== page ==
O’Brien v Ministry of Justice (Council of Immigration Judges intervening)
6 February 2013
 UKSC 6 (SC No 2)
 UKSC 34;  4 All E.R. 62 (SC No 1)
 2 C.M.L.R. 25 (CJEU)
The Supreme Court has delivered judgment in the long-running case about a fee-paid part-time judge seeking a pension in respect of his part-time service.
Following three hearings in the Supreme Court and a hearing in the Court of Justice, the Supreme Court has concluded that the Appellant, a recorder, is entitled to a pension on terms equivalent to those applicable to a circuit judge.
At the third hearing in the Supreme Court, the Government argued that the exclusion from pensions was objectively justified. The Supreme Court held that it was not justified.
The Council of Immigration Judges instructed Ian Rogers to intervene in all three hearings in the Supreme Court and in the Court of Justice. The facts of the case concerned a recorder, but there are over 40 different types of fee-paid part-time judge working in the courts and tribunals and 8,000 are estimated to be affected by the judgment. The intervention by the Council of Immigration Judges ensured that the Court was aware of the broader picture and particularly the position of immigration judges. Approximately 72% of Tribunal work is performed by the fee-paid part-time judiciary.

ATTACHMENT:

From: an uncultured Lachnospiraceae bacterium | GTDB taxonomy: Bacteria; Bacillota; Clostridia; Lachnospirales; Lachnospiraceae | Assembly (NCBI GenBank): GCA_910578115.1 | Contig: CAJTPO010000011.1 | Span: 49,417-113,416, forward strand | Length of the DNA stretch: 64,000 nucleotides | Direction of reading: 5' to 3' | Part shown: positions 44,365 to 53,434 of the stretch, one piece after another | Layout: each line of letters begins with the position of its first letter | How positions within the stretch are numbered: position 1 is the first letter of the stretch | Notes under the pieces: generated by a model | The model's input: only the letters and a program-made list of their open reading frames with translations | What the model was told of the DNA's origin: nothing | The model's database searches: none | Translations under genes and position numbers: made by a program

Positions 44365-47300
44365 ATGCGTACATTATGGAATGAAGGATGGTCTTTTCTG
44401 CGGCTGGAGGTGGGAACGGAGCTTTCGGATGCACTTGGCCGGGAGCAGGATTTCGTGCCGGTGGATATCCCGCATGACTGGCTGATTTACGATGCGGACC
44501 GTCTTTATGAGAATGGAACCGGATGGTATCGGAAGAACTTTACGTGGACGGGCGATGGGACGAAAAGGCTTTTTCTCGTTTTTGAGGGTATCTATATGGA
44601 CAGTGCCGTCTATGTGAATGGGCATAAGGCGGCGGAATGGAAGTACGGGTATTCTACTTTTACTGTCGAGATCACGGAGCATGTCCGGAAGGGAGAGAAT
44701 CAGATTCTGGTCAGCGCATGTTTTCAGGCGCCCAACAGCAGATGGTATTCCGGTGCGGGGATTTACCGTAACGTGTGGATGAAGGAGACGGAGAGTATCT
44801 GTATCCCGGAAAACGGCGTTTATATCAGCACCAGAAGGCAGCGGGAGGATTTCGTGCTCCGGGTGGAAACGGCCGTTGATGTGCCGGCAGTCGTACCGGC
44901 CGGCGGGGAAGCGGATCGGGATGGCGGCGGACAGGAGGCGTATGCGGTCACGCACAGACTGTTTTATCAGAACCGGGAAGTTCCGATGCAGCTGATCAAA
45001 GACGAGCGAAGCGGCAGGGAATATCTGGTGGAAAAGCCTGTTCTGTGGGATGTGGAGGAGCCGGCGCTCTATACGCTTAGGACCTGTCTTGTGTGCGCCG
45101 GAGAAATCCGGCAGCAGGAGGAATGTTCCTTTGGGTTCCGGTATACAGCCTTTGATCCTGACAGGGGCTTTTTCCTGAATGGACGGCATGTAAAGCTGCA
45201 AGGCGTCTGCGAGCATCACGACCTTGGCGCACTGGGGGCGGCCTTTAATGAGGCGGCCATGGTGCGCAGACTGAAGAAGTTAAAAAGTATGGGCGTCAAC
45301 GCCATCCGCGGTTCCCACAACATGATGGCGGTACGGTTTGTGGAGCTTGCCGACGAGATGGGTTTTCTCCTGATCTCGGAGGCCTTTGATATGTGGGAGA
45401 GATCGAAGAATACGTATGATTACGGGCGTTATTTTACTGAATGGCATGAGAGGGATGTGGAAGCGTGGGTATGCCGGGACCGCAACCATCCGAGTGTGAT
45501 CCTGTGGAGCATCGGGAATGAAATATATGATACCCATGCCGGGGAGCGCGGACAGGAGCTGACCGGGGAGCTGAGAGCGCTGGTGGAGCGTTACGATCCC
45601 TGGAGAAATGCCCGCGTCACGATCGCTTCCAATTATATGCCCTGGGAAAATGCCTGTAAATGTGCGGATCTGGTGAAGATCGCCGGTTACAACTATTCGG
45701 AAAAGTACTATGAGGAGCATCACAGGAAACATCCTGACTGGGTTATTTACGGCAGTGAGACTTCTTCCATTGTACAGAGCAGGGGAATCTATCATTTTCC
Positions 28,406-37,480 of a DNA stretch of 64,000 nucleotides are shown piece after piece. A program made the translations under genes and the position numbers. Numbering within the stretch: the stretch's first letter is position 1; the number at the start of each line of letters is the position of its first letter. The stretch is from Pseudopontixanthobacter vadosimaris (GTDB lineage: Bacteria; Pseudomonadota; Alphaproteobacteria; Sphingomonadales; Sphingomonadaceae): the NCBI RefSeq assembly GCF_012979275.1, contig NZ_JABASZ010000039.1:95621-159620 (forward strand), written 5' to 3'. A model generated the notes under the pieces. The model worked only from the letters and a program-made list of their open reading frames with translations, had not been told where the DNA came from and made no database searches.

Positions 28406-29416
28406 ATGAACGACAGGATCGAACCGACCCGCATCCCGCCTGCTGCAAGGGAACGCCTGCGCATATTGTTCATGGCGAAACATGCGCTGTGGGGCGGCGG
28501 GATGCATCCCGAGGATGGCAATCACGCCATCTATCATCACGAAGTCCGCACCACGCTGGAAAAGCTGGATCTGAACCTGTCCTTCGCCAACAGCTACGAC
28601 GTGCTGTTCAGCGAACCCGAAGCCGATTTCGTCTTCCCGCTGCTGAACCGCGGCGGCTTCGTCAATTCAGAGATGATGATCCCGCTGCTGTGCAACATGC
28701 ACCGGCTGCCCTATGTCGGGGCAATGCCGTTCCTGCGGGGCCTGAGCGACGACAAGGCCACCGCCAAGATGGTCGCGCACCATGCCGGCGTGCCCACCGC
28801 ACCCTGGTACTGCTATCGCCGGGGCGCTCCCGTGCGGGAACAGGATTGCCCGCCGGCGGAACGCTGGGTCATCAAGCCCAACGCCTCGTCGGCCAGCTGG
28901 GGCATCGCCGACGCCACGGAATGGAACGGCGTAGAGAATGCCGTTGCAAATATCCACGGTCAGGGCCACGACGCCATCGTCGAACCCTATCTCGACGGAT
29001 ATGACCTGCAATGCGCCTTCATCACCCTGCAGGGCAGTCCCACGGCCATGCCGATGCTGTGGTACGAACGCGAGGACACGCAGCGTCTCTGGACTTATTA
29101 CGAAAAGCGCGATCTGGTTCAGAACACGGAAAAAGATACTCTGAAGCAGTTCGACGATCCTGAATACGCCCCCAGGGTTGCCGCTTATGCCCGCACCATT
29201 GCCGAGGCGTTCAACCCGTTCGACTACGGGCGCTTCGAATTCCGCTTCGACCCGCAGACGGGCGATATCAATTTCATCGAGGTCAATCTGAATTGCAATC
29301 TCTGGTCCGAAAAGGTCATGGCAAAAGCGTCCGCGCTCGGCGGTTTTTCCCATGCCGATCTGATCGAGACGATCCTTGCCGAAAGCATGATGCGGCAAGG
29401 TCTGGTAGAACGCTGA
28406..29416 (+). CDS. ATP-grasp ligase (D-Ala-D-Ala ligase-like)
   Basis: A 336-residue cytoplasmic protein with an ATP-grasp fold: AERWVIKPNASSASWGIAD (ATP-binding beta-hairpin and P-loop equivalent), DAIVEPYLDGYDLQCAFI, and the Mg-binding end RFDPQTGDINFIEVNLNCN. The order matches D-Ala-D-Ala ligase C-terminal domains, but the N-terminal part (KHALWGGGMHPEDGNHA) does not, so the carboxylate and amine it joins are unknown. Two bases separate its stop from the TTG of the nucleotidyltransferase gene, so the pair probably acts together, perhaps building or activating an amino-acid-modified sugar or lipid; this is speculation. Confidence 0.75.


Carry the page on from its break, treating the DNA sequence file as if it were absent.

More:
The Court concluded:-
“Although this case is concerned only with the case of a recorder, it seems unlikely that the Ministry’s argument could be put any higher than it has been.”
Ian Rogers appeared for the Council of Immigration Judges in the Supreme Court and in the Court of Justice of the European Union.
Ian has also drafted claims for a large number of fee paid part-time judges in the Employment Tribunal under the Public Access Scheme. Short time limits apply to such claims.
For the judgment, please click here.